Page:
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Grad Programs in Gastronomy


Fay Jai
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Appears that Boston University has killed their Grad Program in Gastronomy. Sad. I wonder if there are any left here in the states?

(My understanding that this was not a culinary school, rather a grad course in the study of food and gastronomy in general)

~Jason

"So, do you want me to compromise your meal for you?" - Waitress at Andy's Diner, Dec 4th, 2004.

The Fat Boy Guzzle --- 1/2 oz each Jack Daniels, Wild Turkey, Southern Comfort, Absolut Citron over ice in a pint glass, squeeze 1/2 a lemon and top with 7-up...Credit to the Bar Manager at the LA Cafe in Hong Kong who created it for me on my hire. Thanks, Byron. Hope you are well!

http://bloatitup.com

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As I thought. (Thanks, btw, Ms. Goodman!)

I really think that this is sad. But, well, that's the market, I guess... :sad:

BTW...Has anybody gone thru the Adelaide program of study? Care to comment on what you thought of it?

Thanks!

~Jason

(edited to add question)

Edited by Fay Jai (log)

"So, do you want me to compromise your meal for you?" - Waitress at Andy's Diner, Dec 4th, 2004.

The Fat Boy Guzzle --- 1/2 oz each Jack Daniels, Wild Turkey, Southern Comfort, Absolut Citron over ice in a pint glass, squeeze 1/2 a lemon and top with 7-up...Credit to the Bar Manager at the LA Cafe in Hong Kong who created it for me on my hire. Thanks, Byron. Hope you are well!

http://bloatitup.com

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NYU has a terrific program (master's and doctorate) in food studies. Website here.

As for Boston, this is the first I hear about the gastronomy program being canceled. Where did you hear that? The program is hosting the next conference of the Association for the Study of Food and Society, and as far as I know, that hasn't been canceled or moved.

If anything, food studies programs are popping up everywhere rather than disappearing, so we are living an incredibly exciting time in the development of food as a scholarly discipline!

Anne E. McBride

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SwissMiss, based on their website, the NYU program is pretty different. Four years ago, when I was looking into attending the Boston program, it was because it was steeped in gastronomy, which to me seemed to emphasize Arts and Humanities. Reading the NYU program. it seems more geared to Science and Business.

My draw to the Boston program was because of the classes in philosophy, food history, sociology, and literature. Those types of classes, at least for me, were far more intriguing than "Weight Management," "International Health & Nutrition Development," or the "Clinical Practice of Dietetics." Not that the NYU program isn't any good, but the Boston program was far more esoteric which is probably why it didn't last and why I found it so exciting.

I'll always regret not going...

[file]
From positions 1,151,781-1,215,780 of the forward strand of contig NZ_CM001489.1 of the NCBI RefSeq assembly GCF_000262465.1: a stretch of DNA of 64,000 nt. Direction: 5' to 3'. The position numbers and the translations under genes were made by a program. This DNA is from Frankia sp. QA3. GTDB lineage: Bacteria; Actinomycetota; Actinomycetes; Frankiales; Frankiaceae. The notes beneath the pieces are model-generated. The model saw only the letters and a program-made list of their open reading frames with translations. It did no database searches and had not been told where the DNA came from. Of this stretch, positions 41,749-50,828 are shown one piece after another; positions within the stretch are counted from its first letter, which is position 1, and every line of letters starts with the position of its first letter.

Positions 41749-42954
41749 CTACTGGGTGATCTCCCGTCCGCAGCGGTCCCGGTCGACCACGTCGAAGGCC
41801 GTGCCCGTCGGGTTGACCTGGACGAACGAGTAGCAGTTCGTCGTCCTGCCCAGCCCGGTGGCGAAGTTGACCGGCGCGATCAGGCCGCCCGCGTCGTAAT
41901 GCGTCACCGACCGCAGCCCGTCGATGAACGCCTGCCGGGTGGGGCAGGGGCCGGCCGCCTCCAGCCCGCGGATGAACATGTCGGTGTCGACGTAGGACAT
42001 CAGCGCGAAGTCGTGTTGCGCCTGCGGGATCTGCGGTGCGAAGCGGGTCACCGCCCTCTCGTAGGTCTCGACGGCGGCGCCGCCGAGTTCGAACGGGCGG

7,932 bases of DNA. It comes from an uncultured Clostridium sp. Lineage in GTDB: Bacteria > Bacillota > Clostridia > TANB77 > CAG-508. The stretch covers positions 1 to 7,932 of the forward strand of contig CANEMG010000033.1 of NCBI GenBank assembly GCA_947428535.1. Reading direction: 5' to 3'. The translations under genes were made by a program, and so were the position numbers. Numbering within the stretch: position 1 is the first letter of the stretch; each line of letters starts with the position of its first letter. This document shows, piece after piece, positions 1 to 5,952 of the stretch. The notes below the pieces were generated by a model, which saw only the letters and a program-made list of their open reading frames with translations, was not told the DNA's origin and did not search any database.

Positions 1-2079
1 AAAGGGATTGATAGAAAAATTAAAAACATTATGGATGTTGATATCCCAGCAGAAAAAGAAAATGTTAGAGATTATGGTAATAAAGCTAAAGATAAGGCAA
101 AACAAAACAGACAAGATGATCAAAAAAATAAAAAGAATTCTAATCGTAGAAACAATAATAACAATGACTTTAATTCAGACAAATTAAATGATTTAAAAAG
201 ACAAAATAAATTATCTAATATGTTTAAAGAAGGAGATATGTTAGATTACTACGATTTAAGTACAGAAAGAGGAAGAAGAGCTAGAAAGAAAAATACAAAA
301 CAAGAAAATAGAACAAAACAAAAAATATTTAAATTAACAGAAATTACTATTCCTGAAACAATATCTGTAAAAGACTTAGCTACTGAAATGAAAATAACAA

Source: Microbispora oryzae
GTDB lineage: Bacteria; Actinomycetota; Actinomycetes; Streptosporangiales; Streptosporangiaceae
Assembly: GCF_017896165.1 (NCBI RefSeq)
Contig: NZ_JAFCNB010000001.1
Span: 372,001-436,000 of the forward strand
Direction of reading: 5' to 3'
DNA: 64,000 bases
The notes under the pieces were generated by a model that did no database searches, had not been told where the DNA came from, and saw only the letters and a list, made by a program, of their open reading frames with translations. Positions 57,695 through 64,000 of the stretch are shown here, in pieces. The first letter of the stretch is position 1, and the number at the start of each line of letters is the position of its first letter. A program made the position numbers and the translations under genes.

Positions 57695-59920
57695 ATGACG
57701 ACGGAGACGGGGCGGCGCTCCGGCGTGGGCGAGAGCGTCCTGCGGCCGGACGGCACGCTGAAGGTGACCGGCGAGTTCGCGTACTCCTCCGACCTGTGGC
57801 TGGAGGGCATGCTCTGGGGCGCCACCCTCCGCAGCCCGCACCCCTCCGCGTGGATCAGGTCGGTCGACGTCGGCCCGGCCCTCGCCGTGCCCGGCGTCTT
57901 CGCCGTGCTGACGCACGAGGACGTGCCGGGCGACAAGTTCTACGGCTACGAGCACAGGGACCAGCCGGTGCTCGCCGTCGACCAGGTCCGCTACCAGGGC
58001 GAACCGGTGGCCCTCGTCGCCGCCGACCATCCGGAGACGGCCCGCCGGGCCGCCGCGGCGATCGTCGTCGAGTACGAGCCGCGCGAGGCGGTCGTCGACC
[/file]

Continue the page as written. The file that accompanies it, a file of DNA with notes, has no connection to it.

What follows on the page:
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Re: Gastro-Grad Programs

Two others come to mind immediately: the Master's at the University of Bologna, and the program at the University of Gastronomic Sciences in the Piedmont, created by SlowFood.

There is also, I believe, a program at the University of Barcelona, as well as a relatively new Masters/Doctorate program in Gastronomy in the Anthro Dep't of the Autonomous National University of Mexico (UNAM), In addition, I would contact Carole Counihan at Millersville University in Pennsylvania, and then perhaps peruse the Anthro and History Department offerings at schools like UC Berkeley.

There are many programs, eg: anthro at Southern Methodist University here in Dallas, which has some very prominent faculty in the area of Mexico and the Mayans. Although they do not have a core curriculum around gastronomy of the region, they are most open to fostering a program of study combining gastronomy, anthropology, and Central America.

And although the head of the department at NYU is a noted nutritionist, and the program is indeed heavy in the nutritional arena, that is hardly the bulk of their program. For an example, check the topics of recent PhD theses, and those currently in progress.

The Adelaide program is headed by Barbara Santich, who is extremely well respected in the acadfemic arena. It is coupled with a culinary program which is affiliated with the Cordon Bleu. The Adelaide Master's is also availabe as an on-line course of study.

In case you haven't figured this out yet, I'm threatening to take the plunge too.

Regards,

Theabroma

Sharon Peters aka "theabroma"

The lunatics have overtaken the asylum

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SwissMiss, based on their website, the NYU program is pretty different. Four years ago, when I was looking into attending the Boston program, it was because it was steeped in gastronomy, which to me seemed to emphasize Arts and Humanities. Reading the NYU program. it seems more geared to Science and Business.

My draw to the Boston program was because of the classes in philosophy, food history, sociology, and literature. Those types of classes, at least for me, were far more intriguing than "Weight Management,"  "International Health & Nutrition Development," or the "Clinical Practice of Dietetics." Not that the NYU program isn't any good, but the Boston program was far more esoteric which is probably why it didn't last and why I found it so exciting.

I'll always regret not going...

Hi Carolyn,

All the classes you listed at NYU are part of the nutrition program, not the food studies one---while they are part of the same department, they are administered by different directors. Public health is the third component of the department. While a couple of the food studies classes are practical ones, most of the others are strongly rooted in humanities and social sciences. You can also take classes in other departments at NYU, which is a great advantage. For background purposes, I spent two years in the master's program and am now a doctoral student there. I have taken classes such as Contemporary Issues in Food Studies, Food History, Food Studies Theory, and Food Policy in the food studies department and, because of my research interests, others in the political science department, for example.

Oxford Brookes University in England is also launching a program this fall, but it might only be undergraduate at this point---not sure. And I second Theabroma's praise of Barbara Santich; I met her earlier this year and found her to be truly inspirational.